ICO Risks

It is pertinent to say that ICO’s are not risk free. Like most of the investment instruments ICO’s too have some risks associated with it.

Token buyers face following risks:

  • Relatively inexperienced team with no guarantee that the project will fulfill its promises.
  • Little or no regulatory protection and guarantee of returns.
  • Limited or no transparency on project development and progress.
  • The risk of the project being an elaborate scam or pump and dump scheme.
  • Many ICOs are scams, and even if the project is legitimate, there’s no guarantee that the token will have any value once it hits the exchanges.

Meanwhile, ICO issuers take a risk on following grounds:

  • Uncertain regulations that may result in fines or sentences.
  • An unstable investment which comes from the volatility of cryptocurrencies.
  • Little to no information about the token holders.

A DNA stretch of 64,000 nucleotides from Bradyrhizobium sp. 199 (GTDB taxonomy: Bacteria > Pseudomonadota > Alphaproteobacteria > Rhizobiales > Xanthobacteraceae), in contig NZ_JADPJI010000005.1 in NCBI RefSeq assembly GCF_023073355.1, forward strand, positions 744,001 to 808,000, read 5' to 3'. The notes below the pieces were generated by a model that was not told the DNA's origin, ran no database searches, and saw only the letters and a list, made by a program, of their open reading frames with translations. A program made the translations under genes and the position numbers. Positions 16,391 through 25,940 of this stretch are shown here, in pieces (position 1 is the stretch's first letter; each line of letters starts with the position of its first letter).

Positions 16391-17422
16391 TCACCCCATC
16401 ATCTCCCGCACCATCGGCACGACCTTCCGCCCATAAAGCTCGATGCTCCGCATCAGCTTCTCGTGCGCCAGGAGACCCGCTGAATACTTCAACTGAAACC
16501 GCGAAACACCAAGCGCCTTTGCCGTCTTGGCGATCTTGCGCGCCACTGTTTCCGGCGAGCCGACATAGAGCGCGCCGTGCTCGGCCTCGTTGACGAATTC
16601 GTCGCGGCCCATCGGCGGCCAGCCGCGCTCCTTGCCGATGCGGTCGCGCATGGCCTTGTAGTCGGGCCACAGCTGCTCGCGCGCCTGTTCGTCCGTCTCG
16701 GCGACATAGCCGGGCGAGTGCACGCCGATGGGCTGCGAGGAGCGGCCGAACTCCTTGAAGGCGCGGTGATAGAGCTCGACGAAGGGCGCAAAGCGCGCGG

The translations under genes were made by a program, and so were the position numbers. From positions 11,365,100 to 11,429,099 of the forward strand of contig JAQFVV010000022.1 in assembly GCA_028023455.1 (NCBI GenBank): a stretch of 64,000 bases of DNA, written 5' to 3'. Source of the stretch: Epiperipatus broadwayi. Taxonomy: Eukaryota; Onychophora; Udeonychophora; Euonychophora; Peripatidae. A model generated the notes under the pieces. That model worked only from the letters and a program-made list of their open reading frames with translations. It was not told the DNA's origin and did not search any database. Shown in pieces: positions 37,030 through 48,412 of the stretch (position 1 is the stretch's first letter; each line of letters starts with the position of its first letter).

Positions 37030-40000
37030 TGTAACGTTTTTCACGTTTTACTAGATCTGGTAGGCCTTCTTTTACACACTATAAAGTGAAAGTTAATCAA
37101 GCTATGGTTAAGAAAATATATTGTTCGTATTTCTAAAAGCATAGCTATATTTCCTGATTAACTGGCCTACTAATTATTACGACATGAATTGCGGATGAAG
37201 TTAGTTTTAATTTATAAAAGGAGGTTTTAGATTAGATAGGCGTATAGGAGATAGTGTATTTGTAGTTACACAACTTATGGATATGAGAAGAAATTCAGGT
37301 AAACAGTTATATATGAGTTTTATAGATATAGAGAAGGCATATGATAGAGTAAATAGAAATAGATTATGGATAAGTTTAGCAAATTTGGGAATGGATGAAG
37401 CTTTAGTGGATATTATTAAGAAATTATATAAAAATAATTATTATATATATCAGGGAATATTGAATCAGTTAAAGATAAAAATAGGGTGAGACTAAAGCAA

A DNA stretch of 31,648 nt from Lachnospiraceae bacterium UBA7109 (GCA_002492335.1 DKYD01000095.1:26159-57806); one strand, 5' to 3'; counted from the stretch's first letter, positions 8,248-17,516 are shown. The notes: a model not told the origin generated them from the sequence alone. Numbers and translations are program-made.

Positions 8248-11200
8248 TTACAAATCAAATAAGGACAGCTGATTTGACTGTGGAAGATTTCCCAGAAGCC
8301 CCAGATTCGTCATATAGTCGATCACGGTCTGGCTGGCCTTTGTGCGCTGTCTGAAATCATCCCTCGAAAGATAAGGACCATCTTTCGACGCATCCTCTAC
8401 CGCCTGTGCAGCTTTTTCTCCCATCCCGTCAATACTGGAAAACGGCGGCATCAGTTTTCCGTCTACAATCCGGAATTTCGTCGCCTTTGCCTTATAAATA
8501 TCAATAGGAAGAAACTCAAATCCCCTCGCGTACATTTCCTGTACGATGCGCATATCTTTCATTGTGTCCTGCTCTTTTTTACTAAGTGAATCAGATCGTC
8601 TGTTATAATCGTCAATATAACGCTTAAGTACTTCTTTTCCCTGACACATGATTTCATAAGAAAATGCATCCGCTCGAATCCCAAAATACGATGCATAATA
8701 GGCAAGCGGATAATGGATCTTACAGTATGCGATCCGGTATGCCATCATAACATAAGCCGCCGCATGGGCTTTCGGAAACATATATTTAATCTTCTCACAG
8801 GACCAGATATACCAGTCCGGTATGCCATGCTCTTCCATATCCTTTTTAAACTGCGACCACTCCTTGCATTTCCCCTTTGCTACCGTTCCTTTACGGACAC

• Falling prey to the hackers or terrorist organizations.
  • Dumping of black money into the project.

At the end of this article, you will find a list of red flags that may indicate the ICO project is a scam. 

For the time being, let’s take a quick look at how ICOs came into existence.

A Brief History of ICOs

The first ICO was conducted in 2013 by Mastercoin, a digital currency and communications protocol, a project that sought to build a decentralized marketplace for goods and services. In order to fund the project, Mastercoin sold what were essentially digital tokens, or shares of the company, which could be used to purchase goods and services from a catalog of third-party vendors on the decentralized marketplace.

It raised approx. $5 million. Soon it was followed by the Ethereum ICO, which managed to raise around $18 million at the time.

Since 2014, the ICO market was steadily growing but didn’t see an explosion until 2017-2018. It saw 875 ICOs in 2017 alone, almost 30 times more than in 2016. They helped raise over $6.2 billion, compared with $96 million in 2016. Still, the record year for ICO’s was 2018 with more than 1200 ICOs which resulted in $7.85 billion raised.